- Dec 14, 2017 A Moment in Belize and Mexico Dec 14, 2017
- Sep 18, 2017 A Moment in Guatemala Sep 18, 2017
- Apr 26, 2016 A Moment in Peru Apr 26, 2016
- Jun 7, 2015 A Moment In ...Southern Patagonia Jun 7, 2015
- May 2015 2
- April 2015 4
A Moment in Peru
Time flies. Its been over a year since we left Vancouver and set off on our journey to road trip around Chile and Argentina for four months. The most poignant, detailed memories have faded into the hazy glow of nostalgia and we find ourselves fully settled into home-life. Luck was on our side when we arrived home late July— we’ve set up camp in a beautiful apartment with expansive views of the pacific. However, the urge to pack our bags and go is always crawling beneath our skin. While our next adventure(s) remain a dynamic cluster of question marks, half-formed ideas and pinpoints on a map, we’ve decided that we want to continue this project. We feel that Moments of Wander should extend beyond the scope of a road-trip chronicle. Just as we ended our travels with a promise to continue adventuring, we return to this project as two creative people with a desire to capture “moments” through sharing photos, videos, artwork and stories, both far away and at home.
However, before we depart into the uncharted waters of this project, we’d like to take a step back and complete the finale chapter of our South American journey…
Final Moments: Mendoza and Around
Delayed by the theft and overwhelmed by just how massive South America is, our dreams of driving up to Bolivia and exploring the salt flats proved too ambitious this time around. We tacked that adventure onto the ever-growing list entitled “South America Part Two: Everything We Missed”. Instead we spent a wonderful week and a half chasing the sun north to Mendoza Argentina, to indulge in malbec, steak and pick up Tavi’s temporary passport. On the way, we discovered some truly fantastic camp spots in the rocky desert foothills of the Andes.
Our final two weeks were spent in direct contrast to the preceding three and a half months: we ditched the van, our bags of creature comforts and set our sights on a whirlwind tour of Peru as backpackers. It is worth mentioning that selling the car was almost as painstaking and laughable as buying it, but not quite as entertaining to tell the second time around. As much as we absolutely adore road tripping, our two weeks in Peru reminded us that it was a relief not to worry about our ride breaking down, or how many hours we’d have to drive to get from A to B.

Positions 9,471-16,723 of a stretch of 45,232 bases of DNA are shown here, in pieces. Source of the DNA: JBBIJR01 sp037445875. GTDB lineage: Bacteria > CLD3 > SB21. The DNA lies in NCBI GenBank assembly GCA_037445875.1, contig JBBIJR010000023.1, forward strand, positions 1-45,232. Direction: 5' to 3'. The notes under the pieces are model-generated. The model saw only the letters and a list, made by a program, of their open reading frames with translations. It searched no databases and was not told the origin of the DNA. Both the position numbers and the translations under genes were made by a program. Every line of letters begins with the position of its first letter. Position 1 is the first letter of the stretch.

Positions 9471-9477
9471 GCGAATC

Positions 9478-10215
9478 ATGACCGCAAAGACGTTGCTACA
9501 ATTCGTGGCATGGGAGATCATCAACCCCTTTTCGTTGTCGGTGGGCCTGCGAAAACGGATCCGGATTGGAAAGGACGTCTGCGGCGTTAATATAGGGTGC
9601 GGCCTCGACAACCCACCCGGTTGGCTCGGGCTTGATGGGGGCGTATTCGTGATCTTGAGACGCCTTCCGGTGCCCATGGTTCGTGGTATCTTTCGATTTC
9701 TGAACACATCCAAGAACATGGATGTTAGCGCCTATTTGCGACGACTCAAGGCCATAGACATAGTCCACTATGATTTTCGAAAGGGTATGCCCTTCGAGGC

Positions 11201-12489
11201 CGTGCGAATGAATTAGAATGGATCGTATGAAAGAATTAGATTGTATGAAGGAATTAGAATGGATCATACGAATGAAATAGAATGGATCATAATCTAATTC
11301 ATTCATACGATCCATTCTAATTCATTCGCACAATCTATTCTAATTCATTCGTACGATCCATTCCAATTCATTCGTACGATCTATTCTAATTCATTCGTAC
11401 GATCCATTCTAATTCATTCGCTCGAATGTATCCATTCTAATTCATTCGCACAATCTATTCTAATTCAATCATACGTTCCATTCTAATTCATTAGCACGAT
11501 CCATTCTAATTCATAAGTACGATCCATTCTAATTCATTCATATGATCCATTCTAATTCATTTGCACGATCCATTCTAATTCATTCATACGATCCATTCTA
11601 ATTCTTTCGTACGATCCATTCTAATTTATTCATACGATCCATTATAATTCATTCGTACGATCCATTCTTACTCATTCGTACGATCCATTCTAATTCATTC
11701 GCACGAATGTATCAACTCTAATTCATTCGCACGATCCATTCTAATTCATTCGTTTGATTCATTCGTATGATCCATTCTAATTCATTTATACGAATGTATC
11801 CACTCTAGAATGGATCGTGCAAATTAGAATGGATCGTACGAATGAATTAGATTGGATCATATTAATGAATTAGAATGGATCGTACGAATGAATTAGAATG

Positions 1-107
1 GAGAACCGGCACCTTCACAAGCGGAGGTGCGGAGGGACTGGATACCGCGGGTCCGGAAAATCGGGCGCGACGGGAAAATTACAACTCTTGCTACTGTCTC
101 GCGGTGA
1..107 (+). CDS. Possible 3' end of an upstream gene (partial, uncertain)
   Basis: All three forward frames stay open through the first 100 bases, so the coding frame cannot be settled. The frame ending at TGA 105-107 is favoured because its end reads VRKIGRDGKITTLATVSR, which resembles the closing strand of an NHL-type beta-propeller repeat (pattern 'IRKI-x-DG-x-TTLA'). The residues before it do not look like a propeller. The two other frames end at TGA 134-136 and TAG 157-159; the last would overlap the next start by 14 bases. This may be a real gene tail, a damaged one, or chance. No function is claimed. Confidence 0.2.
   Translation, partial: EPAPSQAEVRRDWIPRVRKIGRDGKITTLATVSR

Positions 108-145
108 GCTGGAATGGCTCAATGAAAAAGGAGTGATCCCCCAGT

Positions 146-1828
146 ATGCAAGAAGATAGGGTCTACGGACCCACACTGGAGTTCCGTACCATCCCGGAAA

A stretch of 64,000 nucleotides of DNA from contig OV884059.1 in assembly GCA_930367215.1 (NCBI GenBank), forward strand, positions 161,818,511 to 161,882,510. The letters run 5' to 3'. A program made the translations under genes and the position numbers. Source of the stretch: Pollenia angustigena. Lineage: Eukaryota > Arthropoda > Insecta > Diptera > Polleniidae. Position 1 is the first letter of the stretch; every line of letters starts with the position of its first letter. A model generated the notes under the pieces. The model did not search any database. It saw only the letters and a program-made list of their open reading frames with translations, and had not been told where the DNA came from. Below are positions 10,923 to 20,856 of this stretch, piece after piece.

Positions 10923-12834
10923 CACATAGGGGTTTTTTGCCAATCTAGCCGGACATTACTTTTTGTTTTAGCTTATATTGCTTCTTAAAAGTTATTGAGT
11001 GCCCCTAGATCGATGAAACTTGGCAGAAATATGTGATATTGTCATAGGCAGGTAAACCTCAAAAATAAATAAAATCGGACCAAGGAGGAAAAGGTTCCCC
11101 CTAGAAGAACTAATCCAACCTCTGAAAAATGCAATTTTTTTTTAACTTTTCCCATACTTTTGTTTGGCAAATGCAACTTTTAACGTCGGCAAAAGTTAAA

Peru is a beautifully rich and complex country. It is home to a thriving mix of cultures, including the oldest civilization in the Americas— predating even the Incas. Once a hidden gateway for rulers of the Incan Empire, Machu Pichu is Peru’s most famous tourist destination, drawing travelers from all over the world into the high mountains of Cusco. Peru’s geography is also extremely diverse— arid deserts stretch for hundreds of kilometers along the coast, the towering Andes reach heights more impressive than it’s neighbors to the south while to the east, the deep lush jungles spill over into Brazil. This long and slim country is host to twenty-eight of the worlds thirty-two existing climates and this allows for an incredible range of biodiversity and stunning landscapes. A culturally, spiritually and visually stimulating country, we enjoyed our brief adventure immensely and have already envisioned returning again.
Our time in Lima was short, but the city left an impression on us. With over ten million people calling it home, Lima is one of the largest cities in South America. The contrast of the huge bustling city with the relative solitude we had experienced most of our trip was almost overwhelming, yet very exciting. Due to the realities of unaddressed poverty in such extreme density, crime rates in Lima are high and as such, we were quite limited in our exploration of the city. We stayed in Miraflores and Barranco, affluent districts lined with palm trees and teaming with shops, restaurants and hotels. Lima is renown for its vibrant food scene ranging traditional dishes to refined global fare and we made the most of it during our stay— eating and drinking the most divine ceviche and pisco sours that we can only dream of now.
One question we are continuously asked is why we chose not to visit Machu Pichu. For us it boiled down to three things: we simply did not have enough time or money left to explore Cusco the way we wanted to and secondly, it was high season in that part of the country and we craved the solitude we had been afforded for most of our trip. Finally, Machu Pichu is yet another reason we are motivated to come back and continue our adventures. Two weeks is far too short of a time to explore Peru and we feel we have barely scratched the surface of this beautiful country.